The graduate seminar “The Nude in Photography,” taught by Professor Anne McCauley, focused on the challenges that the nude presented to photographers, who had to negotiate “real” rather than idealized bodies. The course also explored artists’ responses to nude photographs; fine art, pornographic, and medico-anthropological representations of the body; sexual orientation and behavior as factors in the nude photo market; and photography’s contribution to new “scientific” typologies of race, criminality, and health.
During the fall break, the class of ten graduate students traveled to Paris, where the array of archives and galleries provides unparalleled resources for study of the subject. The trip was financed by the department’s McCormick Fund, which supports the study of the history of photography.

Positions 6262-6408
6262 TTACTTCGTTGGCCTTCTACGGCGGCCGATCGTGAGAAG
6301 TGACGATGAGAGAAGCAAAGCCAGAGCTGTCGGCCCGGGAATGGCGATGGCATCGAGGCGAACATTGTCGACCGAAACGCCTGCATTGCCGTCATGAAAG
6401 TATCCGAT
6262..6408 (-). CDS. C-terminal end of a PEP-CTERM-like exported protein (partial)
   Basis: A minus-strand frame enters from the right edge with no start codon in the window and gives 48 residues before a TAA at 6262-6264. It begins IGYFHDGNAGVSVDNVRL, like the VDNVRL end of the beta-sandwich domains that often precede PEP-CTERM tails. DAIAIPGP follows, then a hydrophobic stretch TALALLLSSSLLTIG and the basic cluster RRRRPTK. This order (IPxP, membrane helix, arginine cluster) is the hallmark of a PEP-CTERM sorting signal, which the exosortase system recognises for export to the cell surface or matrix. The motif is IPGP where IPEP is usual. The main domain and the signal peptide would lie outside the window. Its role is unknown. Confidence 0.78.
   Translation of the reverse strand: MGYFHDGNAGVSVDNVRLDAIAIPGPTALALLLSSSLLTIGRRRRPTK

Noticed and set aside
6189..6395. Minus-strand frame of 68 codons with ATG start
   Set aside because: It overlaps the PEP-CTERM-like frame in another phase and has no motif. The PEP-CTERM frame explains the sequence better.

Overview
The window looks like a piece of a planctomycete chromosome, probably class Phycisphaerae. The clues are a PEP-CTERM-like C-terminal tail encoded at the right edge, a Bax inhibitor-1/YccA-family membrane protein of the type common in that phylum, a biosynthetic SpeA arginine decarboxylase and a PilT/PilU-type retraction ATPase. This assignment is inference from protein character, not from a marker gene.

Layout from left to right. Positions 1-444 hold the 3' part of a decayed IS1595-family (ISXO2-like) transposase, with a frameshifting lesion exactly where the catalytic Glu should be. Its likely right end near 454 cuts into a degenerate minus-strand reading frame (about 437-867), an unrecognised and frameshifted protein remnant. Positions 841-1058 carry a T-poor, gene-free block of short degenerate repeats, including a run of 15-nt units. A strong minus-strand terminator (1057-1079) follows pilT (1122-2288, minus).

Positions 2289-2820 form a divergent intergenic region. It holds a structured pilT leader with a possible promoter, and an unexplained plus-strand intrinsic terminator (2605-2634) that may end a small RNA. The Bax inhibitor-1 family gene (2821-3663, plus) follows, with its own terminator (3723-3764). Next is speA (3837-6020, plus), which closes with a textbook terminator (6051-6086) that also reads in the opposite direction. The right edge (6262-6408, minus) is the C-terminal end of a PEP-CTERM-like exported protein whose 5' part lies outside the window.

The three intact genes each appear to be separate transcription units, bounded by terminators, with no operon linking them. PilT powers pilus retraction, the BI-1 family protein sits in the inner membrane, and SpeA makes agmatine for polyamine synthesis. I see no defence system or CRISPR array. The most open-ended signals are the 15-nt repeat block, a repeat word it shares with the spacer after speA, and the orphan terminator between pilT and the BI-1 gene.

At the Musée Branly the class saw ethnographic material from the 19th century and photos taken by anthropologist Claude Lévi-Straus, among other items. In the “reserve” of the Bibliothèque Nationale’s print room they viewed lithographic erotica and photographic academic studies, including Delacroix’s sketchbooks after Eugène Durieu’s photographs of nudes.
Curators at the Pompidou Center and Musée d’Orsay showed the students a wide range of photographs, from daguerreotypes to Man Ray and other surrealists. In addition, the class toured the renowned anatomy amphitheater at the École des Beaux-Arts and saw its collections of photographs, osteological specimens, and 19th-century apparatuses and sculptures; visited the Société française de photographie, the oldest photo society in France; and saw the Musée Rodin’s collection of photographs of models used by Rodin and other sculptors.